Purpose: To assess the correlation between inguinal lymph node characteristics and ipsilateral limb amputation rates in patients with ischemic foot ulcers after a successful endovascular treatment. Method: A retrospective review of patients who were endovascularly treated for ischemic foot ulcers between January 2015 and May 2017. Technical success was defined as arterial recanalization with stenosis less than 30 % and ankle brachial index improvement by > 0.2 after 24 h. Unilateral lymph node size, contrast enhancement, necrosis, and perinodular fat stranding were assessed on pre-procedural CTA. Primary endpoints were amputation and sepsis within 12 months following treatment. The relationship between lymph node characteristics and limb amputation and septic shock were examined. Results: Endovascular treatment of 202 limbs in 202 patients (135 males; median age 72.8 years [42.2–93.7]) was technically successful. Forty-two (20.8 %) patients underwent amputation, six (3 %) patients had septic shock. There was a significant difference in lymph node sizes between the amputated and the non-amputated limbs (P = 0.000). Lymph node characteristics (size, enhancement, necrosis, and perinodular fat stranding) were significantly related to amputation (P < 0.001). Patients with perinodular fat stranding or increased node size were 5.940 and 1.109 times more likely to undergo limb amputation, respectively. Lymph node characteristics were also significantly related to septic shock (P < 0.05). Conclusions: Certain lymph node characteristics are associated with amputation in patients with ischemic foot ulcers, after a technically successful endovascular treatment of the limb. Large lymph node size and perinodular fat stranding are predictive of limb amputation.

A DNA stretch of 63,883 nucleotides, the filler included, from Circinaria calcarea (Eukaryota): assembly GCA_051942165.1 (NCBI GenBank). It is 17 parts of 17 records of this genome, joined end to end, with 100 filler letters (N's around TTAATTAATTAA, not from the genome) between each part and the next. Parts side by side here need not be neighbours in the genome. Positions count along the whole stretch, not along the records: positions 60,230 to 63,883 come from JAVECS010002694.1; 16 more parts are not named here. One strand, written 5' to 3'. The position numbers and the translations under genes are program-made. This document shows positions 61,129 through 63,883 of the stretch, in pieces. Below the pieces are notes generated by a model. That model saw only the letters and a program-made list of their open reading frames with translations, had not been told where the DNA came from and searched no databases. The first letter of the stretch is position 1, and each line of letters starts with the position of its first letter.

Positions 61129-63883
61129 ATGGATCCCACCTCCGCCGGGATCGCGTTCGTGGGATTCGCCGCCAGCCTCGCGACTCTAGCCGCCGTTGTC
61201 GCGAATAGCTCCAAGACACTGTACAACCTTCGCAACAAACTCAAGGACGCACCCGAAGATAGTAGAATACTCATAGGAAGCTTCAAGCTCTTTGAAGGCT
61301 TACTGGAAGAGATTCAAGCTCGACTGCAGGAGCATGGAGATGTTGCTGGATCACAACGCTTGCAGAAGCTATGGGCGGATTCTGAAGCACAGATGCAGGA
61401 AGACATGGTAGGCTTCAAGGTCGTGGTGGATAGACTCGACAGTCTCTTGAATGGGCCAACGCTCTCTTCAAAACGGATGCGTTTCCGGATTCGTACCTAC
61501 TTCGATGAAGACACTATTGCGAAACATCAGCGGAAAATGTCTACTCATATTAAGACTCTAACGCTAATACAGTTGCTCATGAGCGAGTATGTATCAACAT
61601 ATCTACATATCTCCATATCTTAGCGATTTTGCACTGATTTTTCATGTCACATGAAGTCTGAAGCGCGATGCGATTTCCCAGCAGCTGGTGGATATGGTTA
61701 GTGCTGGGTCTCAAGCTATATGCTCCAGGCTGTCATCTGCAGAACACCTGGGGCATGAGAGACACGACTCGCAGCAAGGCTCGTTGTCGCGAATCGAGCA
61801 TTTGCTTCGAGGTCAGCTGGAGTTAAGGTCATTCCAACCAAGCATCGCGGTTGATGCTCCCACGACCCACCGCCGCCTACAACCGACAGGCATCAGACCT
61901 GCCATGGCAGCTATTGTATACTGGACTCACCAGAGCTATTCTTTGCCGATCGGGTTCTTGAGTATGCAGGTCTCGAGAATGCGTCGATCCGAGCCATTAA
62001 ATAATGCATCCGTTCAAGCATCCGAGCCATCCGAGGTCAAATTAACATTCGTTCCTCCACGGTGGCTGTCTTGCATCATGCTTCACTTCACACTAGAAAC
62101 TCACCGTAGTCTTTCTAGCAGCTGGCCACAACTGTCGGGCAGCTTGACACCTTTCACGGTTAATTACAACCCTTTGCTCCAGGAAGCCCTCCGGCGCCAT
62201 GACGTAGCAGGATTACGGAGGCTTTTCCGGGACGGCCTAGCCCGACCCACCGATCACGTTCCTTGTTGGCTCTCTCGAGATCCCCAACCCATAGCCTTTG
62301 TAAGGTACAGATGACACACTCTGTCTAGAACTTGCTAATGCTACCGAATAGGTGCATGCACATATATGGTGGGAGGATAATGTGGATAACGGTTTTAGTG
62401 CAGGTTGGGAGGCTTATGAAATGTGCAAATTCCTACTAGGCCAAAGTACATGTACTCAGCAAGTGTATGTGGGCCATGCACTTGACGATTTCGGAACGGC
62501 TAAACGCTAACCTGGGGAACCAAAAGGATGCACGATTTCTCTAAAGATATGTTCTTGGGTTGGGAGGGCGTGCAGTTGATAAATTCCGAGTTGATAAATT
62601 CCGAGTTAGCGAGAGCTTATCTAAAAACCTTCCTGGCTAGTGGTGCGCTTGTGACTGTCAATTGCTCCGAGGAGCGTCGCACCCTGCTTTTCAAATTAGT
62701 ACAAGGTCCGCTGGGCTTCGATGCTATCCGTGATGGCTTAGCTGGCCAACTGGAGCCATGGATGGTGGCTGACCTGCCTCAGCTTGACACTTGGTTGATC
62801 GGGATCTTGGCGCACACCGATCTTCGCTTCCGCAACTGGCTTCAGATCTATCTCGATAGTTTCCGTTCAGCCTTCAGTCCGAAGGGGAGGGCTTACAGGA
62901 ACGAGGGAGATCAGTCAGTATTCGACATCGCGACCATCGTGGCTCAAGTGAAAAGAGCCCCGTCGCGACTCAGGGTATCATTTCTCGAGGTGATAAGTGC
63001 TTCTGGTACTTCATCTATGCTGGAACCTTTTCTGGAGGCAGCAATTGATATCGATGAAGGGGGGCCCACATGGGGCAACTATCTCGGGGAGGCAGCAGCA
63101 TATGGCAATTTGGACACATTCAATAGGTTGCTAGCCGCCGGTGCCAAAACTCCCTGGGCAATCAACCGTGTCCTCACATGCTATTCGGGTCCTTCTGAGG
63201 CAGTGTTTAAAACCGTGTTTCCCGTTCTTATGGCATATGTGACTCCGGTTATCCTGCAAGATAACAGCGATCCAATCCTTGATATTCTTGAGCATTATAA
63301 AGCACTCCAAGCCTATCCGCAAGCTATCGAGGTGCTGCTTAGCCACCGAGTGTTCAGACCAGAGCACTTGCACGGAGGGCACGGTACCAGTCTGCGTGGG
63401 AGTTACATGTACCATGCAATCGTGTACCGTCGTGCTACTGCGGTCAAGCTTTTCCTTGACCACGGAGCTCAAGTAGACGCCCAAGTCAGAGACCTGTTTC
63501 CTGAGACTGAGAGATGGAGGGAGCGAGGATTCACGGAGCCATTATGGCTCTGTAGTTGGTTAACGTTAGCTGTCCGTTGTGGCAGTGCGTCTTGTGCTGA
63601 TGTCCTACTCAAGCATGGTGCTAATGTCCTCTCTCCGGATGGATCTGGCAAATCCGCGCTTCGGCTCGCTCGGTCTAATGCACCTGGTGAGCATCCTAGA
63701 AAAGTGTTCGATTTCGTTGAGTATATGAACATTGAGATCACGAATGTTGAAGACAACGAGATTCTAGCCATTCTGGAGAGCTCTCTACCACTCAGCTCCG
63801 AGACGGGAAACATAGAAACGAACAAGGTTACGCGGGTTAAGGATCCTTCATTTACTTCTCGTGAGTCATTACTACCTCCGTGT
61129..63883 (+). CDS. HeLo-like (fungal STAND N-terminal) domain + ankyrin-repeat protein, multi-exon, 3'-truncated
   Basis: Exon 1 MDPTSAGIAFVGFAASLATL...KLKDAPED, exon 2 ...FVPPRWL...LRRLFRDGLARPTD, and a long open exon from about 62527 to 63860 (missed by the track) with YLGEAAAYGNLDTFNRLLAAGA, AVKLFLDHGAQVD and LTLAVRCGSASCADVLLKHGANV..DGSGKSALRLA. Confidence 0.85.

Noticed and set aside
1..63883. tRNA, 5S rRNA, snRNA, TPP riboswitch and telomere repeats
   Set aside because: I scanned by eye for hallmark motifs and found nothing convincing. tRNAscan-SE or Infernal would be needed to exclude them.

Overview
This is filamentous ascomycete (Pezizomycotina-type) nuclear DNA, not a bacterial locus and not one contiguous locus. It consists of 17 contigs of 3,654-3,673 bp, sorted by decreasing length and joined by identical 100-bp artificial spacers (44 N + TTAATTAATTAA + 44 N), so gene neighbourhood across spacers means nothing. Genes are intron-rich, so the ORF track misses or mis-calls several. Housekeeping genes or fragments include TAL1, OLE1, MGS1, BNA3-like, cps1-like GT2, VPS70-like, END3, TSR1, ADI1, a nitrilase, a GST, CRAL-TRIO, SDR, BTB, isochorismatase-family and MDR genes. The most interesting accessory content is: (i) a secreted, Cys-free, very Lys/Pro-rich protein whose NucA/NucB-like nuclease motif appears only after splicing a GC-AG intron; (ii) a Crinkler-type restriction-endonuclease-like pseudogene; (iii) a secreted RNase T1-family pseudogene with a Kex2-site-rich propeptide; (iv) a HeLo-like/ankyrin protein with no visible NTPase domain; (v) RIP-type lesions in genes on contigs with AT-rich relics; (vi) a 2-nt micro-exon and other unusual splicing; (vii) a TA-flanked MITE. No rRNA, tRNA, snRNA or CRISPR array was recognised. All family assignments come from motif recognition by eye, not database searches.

- Endovascular procedures
- Peripheral artery disease